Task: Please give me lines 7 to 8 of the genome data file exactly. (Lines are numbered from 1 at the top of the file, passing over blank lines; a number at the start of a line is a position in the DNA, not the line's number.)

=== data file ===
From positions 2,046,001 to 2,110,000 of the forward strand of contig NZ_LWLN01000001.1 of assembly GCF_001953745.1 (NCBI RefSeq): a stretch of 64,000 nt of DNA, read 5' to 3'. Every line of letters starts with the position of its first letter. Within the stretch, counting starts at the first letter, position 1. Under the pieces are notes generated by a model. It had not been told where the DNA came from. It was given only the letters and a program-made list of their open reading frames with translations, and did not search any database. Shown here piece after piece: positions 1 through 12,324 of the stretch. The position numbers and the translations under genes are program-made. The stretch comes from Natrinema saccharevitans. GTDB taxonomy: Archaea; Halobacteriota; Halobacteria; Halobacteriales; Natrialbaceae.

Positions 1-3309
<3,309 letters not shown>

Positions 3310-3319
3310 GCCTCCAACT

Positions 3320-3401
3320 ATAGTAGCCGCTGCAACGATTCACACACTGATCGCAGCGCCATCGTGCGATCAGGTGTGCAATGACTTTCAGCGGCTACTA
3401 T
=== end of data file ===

3320 ATAGTAGCCGCTGCAACGATTCACACACTGATCGCAGCGCCATCGTGCGATCAGGTGTGCAATGACTTTCAGCGGCTACTA
3401 T